The vacuum trucks then sent the used water through a filtration equipment system that processed 150 gal/minute, first allowing debris to settle in a frac tank, then filtering the water, then conducting pH treatment. The cycle continued until the water was clean, at which point it was dumped into a 21,000-gal storage tank to be used by the robots again. Crews hauled any water that could not be reused to a settling pond; this amounted to only about 10,000 gal against 180,000 gal that were reused. Crews also hauled the concrete debris to a concrete plant where it was recycled. 


Workers followed with handheld breakers to even out any high spots after the robots completed a section. The high points most often occurred where the robots’ sections overlapped. Following concrete removal, crews sprayed the surface with pressure washers or fire hoses to wash away any remaining debris. After that, workers used sandblasters to remove any remaining rust from the rebar. Finally, the contractor used blowers to blow the sand off of the concrete and rebar to one end of the bridge, where it could be collected.

The contractor employed a 13-person crew on the job that worked 10-hour shifts with the robots, then spent two hours performing routine maintenance on the machines. This included cleaning, oiling and greasing the robots, looking for debris buildup, and replacing wear parts. Austin said they realized the importance of careful machine maintenance early on after two robots broke down around the same time. Fortunately, the rental supplier, Jetstream, worked hard to fix the issue within a few days. Redi Services was able to maintain the project pace during that time with a single robot working longer hours.

“It’s a good thing the supplier responded so quickly,” Austin said. “These machines take a beating as a result of the high-pressure water, so neglecting maintenance is a bad idea. We take good care of them and keep plenty of spare parts on hand.”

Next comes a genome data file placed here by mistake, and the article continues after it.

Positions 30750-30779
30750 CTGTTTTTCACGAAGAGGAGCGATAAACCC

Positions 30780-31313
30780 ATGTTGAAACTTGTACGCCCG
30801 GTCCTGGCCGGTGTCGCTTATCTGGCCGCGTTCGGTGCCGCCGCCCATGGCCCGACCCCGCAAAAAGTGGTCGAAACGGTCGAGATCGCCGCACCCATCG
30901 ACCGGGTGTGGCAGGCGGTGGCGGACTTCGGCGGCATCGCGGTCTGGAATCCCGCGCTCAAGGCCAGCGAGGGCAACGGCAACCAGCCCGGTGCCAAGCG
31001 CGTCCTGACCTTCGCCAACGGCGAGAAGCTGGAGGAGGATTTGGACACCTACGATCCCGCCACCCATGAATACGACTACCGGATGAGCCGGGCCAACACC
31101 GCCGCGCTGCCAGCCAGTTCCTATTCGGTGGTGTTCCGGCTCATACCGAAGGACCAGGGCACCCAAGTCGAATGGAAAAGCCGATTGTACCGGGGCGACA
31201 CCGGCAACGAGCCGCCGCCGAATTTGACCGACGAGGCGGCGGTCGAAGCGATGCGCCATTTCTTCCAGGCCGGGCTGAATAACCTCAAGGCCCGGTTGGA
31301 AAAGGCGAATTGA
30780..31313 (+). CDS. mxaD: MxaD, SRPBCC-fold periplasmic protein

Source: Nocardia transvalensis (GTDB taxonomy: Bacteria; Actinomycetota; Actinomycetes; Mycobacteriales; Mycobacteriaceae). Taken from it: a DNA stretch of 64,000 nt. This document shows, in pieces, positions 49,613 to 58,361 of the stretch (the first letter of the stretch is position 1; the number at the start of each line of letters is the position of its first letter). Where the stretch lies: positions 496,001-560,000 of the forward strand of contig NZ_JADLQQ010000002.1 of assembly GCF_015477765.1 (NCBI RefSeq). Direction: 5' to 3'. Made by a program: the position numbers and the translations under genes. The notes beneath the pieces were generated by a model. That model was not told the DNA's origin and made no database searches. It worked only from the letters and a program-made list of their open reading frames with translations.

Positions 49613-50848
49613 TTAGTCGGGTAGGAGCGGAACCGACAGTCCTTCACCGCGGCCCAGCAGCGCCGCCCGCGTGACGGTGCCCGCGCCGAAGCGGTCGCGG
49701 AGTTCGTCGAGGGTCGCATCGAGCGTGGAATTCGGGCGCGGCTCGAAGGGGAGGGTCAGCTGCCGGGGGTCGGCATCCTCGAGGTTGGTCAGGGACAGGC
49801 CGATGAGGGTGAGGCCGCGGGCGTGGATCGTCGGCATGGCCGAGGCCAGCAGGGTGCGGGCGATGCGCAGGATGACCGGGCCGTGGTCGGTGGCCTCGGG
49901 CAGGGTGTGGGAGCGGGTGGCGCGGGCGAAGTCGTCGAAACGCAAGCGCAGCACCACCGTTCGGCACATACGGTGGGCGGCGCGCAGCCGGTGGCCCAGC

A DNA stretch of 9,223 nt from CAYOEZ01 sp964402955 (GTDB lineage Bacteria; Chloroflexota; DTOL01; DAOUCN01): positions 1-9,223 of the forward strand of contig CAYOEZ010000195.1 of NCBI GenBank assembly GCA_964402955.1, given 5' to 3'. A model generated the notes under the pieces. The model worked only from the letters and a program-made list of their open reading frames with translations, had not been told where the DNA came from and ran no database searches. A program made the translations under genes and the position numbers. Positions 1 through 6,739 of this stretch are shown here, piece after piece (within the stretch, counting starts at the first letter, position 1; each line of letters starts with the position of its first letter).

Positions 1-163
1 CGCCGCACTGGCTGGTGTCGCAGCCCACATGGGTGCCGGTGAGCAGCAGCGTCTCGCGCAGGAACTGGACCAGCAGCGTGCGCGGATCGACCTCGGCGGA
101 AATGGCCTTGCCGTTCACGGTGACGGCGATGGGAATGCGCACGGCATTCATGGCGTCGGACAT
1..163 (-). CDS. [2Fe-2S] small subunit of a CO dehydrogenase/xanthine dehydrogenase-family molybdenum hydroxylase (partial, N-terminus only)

When possible, the contractor installs a median crossover to divert traffic off of a bridge and onto the parallel road, allowing crews to complete an entire structure at once. When finished, the traffic is diverted to the completed side to allow work on the opposite bridge. When that was not possible, crews just completed one lane at a time. 

The median crossovers failed twice, pushing the project back a week each time. The delay was the result of needing to remove the hydrodemolition equipment from the bridge that was about to be worked on in order to reopen it to traffic during crossover repair.


Redi Services did not need to set up any fall abatement systems because the bridge barriers remained in place during the project. However, the contractor did need to include special precautions as a result of the hydrodemolition robots. Though the robots’ water jets were surrounded by heavy rubber shielding, high-speed bits of concrete could still escape and fly hundreds of feet. To protect workers, traffic, and nearby structures, Redi Services installed 8-ft-tall barriers around the work zone. Crews also added extra rubber around the water jets. In addition, workers near the robots wore personal protective equipment, including rain suits, hard hats, impact gloves, safety glasses, face shields, and blast boots.

Following concrete removal, W.W. Clyde poured fresh deck concrete using concrete pumps and a roller screed. Weight restrictions meant the concrete truck had to be backed up to the end of the bridge, but not onto it. Using the screed, the contractor poured 2- to 3-ft sections of 3.75-in. concrete. Workers followed close behind, using handheld needle vibrators to consolidate the new concrete and remove voids, as well as to ensure the most effective bonding to the moonscape-like surface. UDOT officials checked slump and air during the process. Once poured, the concrete cured for 10-15 days before W.W. Clyde added a fresh asphalt overlay and striping. Redi Services wrapped up its portion of all 14 bridges in August 2019. The total project wraps up in late 2019. The contractor saved an estimated 1 million gal of water as a result of recycling, equal to about 63 below-ground backyard swimming pools. Workers removed about 3,300 cu yd of concrete, most of which was also recycled.

“Hydro-blasting contractors used to have a reputation for being wasteful and not doing much to catch and treat the wastewater,” Austin said. “UDOT officials were impressed with our collection and recycling efforts. They’ve told us they expect there will be a lot more hydrodemolition jobs on the horizon.”

About The Author: Boerner writes for the construction, demolition, landscaping, and mining/aggregates industries.